Saleena Davidson
Feb 05, 2014 Saleena Davidson rated it really liked it
Duane Homer Leech is a horrible name, as he himself admits. It is especially horrible when you also inadvertently end up with the nickname of "Doo-Doo" This quick read is in diary format and is in first person. Paulsen introduces the awkwardness of puberty with truly LOL moments. This is a great read for either gender, but should find resonance especially with young boys.
Apr 27, 2011 Elizabeth rated it really liked it
Poor Duane Homer Leech. Not only was he saddled with a dweeb-y name, but he just got hit with puberty. Now he sees girls body parts everywhere, zits are popping up all over his body, and he can't seem to keep from tripping. Oh, and every time he tries to talk to Amber or Rachel he either can't get a word out or he can't stop them from coming.
This was a very funny take on puberty. I picked up the book to put in a boys display in the library and blew through it in about an hour, laughing most of
Jun 30, 2010 Kit rated it really liked it
It's not Hatchet!

OK, I know there are people who like Hatchet, but I was thrilled when I realized a couple of years ago that Gary Paulsen also writes books in which the protagonist isn't in immediate danger of freezing or starving to death. This book is slim, but it's the perfect length to chronicle the hilarious experiences of pre-teen Duane (preferred nickname: Duey; actual nickname: Doodoo). He trips; he spills stuff; his hair won't do anything he wants it to. It's a schadenfreude fest for an
Sep 19, 2011 Ashleync rated it liked it  ·  review of another edition
Shelves: english-420
This book was hilarious. The only other book that I have read by Gary Paulsen is Hatchet which is a lot more serious than this book. Paulsen takes an awkward stage in a young mans life and pulls put the humor to lighten up such an uncomfortable subject. While i am not a boy and therefore have not been on this side of pubescence before and I think Paulsen captures the feeling of changing, fitting in, and growing up. The Amazing Life of Birds chronicles the pubescent changes of a young Duane Homer ...more
Sep 16, 2014 Tory rated it liked it
simply written, honestly (but not gratuitously so) straightforward: a boy entering puberty, paralleled by the development of the bird outside his window. an easier reading level than sherman alexie's part-time indian, with some of the human development (physical, emotional, relational), but absent the themes of race.
Apr 08, 2014 Kedron rated it really liked it
Was a really good book and I enjoyed reading it. Sometimes it got a little confusing and weird but otherwise a great thing to read.
Dec 09, 2009 Rebecca rated it liked it
Genres/Categories: puberty, humor

The title says it all. This book is a hilarious journal about Duane's awful experiences when he first begins going through puberty. He begins to get pimples and think that girls aren't the most awful thing on earth. Luckily he has a friend he can confide in, even though he can't confide in his family about how awful his life is. This book is funny to people of all ages, but I found it to be especially hilarious because of the dramatic irony surrounding puberty. D
Sep 18, 2010 Megan rated it it was ok
This review has been hidden because it contains spoilers. To view it, click here.
A minor work by a pretty major author. I was hoping for more from this--something to give to about-to-be-adolescent boys other than Then Again, Maybe I Won't. Instead, the aspects of puberty that this book focuses on are entirely pimples and poor coordination, with some glossed-over "I think about girls" sentences here and there.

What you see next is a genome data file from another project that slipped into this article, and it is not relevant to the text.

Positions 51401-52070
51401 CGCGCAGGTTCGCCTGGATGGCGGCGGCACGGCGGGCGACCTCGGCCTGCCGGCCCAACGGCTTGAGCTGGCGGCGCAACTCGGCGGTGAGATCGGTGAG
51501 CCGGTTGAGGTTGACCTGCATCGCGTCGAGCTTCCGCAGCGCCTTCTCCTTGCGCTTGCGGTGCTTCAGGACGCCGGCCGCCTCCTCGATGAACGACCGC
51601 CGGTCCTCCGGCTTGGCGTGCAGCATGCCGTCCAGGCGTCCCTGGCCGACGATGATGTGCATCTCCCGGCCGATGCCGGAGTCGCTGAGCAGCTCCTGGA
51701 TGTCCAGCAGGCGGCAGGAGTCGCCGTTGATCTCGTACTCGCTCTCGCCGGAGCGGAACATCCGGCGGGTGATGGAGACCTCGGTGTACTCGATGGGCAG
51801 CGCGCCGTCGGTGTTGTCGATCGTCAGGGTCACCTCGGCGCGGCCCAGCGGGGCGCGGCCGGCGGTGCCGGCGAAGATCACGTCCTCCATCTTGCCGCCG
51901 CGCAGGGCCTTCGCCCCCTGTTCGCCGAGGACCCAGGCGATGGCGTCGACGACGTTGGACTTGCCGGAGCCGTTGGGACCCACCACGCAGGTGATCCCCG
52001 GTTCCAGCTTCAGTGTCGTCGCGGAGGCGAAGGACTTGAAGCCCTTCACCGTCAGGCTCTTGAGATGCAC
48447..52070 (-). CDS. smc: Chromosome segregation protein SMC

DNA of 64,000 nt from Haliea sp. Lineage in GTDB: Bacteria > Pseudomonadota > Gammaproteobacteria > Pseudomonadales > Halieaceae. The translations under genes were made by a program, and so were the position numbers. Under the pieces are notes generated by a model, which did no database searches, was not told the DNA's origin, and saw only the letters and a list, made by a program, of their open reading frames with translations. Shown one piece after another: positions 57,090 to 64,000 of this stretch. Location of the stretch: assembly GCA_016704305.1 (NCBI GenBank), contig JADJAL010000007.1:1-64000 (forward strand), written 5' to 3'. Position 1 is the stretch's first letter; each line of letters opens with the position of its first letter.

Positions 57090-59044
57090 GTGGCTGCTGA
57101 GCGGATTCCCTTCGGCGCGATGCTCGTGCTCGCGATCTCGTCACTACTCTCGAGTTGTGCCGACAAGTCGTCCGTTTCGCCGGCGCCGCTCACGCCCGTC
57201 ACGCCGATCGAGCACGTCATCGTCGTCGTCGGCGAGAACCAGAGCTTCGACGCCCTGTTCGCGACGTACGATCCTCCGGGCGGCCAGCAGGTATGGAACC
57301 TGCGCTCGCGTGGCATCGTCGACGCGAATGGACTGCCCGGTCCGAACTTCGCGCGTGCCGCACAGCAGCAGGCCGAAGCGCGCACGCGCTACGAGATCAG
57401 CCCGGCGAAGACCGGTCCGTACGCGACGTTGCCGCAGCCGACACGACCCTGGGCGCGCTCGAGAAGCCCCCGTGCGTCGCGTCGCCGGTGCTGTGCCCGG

Note to authors: read Judy Blume. Understand how helpful she is for girls, in her frank handling of periods, physical development, and even masturbation, without soundi
Feb 05, 2016 Klyon rated it really liked it
Thought it was hilarious. Middle school appropriate?
Kevin Koon
Duane is a normal kid and is going through puberty.His sister, Karen likes to get him in trouble and like to make fun of him. His parents understand what Duane is going through and deeply care about him. Duane's biggest problem during puberty are the zits. He gains a lot of zits and puts band-aids on them. He has had many incidents at school such as hiting a girl by accident with a volleyball and stabbing her with his hair. Duane is embarrased, but is ready to redeem himself.
Sep 10, 2007 Lara rated it really liked it
Shelves: teenreads
Gary Paulsen's dedication sums it up: "To my son, James, in gratitude. Having missed my own puberty, because I lived through it, watching you go through yours provided a wealth of research material. Thank you." A brief twenty days in the life of puberty-stricken Duane. Funny, poignant and quite informative - not having grown up with any brothers, this was a bit of an eye-opener!
Jul 02, 2009 Andrew rated it really liked it
It should be stated that I kind of hate Gary Paulsen. They (you know "Them") made me read a couple of books by him and frankly survivalist lit (sans humor) really isn't my thing. This is a survivalist book in a sense, but not about the wilderness, it's about puberty. And it's a stitch. See, that humor thing helps. I will force my nephew to read this.
Hilarious, touching and morbidly fascinating, this book is sure to bring relief to boys suffering the injustice of puberty, and insight to the girls who can't seem to figure the boys out. I couldn't help laughing hysterically at poor Duane's plight, even while knowing that, whatever doesn't kill him will only make him stronger.
Jennifer Mackinday
Sep 16, 2009 Jennifer Mackinday rated it it was amazing
Classic Gary Paulsen, this short young adult novelette takes readers on the fast-paced, rocky road journey called puberty. Written as a journal, Paulsen reminds us all that being a teenager is pretty sour, but with some effort you can make lemonade out of lemons. Excellent read for kids and parents alike.
Jan 02, 2009 Pam rated it it was ok
I generally love Gary Paulsen's books. However, I have to say that I was disappointed with this one. It made puberty seem like it revolved solely around being clumsy, having pimples, and not being able to talk to girls. It seemed a bit confusing to me, and I felt its ending was weak as well.
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Although he was never a dedicated student, Paulsen developed a passion for reading at an early age. After a librarian gave him a book to read--along with his own library card--he was hooked. He began spending hours alone in the basement of his apartment building, reading one book after another.

Running away from home at the age of 14 and traveling with a carnival, Paulsen acquired a taste for adve